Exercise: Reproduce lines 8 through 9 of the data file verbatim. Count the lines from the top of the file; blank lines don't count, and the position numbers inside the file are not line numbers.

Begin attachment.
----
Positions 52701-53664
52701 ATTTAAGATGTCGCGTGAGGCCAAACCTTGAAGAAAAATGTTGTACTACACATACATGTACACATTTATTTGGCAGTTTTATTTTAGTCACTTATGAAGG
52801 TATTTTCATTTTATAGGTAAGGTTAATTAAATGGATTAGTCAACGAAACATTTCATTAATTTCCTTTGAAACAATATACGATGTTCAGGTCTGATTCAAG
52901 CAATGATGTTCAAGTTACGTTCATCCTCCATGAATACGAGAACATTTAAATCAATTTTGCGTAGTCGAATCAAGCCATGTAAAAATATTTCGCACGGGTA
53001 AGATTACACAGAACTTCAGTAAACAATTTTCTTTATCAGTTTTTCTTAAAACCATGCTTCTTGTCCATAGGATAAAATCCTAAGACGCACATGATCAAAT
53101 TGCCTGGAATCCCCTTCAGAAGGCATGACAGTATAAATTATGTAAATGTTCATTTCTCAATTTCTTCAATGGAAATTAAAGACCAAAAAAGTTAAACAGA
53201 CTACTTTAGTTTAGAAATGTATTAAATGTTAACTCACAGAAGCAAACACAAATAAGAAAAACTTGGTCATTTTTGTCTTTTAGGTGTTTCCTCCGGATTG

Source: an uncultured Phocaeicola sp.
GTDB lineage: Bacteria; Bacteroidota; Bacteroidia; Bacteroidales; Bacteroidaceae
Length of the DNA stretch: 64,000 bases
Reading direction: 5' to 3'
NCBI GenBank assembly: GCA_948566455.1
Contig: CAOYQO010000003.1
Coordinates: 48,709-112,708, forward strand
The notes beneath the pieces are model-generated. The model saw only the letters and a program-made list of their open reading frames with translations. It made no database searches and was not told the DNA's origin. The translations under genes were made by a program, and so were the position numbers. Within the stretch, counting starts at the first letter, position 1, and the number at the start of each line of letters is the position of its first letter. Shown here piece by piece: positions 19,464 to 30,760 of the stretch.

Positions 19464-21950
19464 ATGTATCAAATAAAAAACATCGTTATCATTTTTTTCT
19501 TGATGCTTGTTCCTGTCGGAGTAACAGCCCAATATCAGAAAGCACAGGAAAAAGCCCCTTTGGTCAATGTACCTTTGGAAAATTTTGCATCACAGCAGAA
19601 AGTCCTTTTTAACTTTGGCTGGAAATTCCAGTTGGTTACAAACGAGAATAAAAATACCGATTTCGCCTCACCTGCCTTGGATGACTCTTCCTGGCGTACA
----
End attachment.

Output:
Source: an uncultured Phocaeicola sp.
GTDB lineage: Bacteria; Bacteroidota; Bacteroidia; Bacteroidales; Bacteroidaceae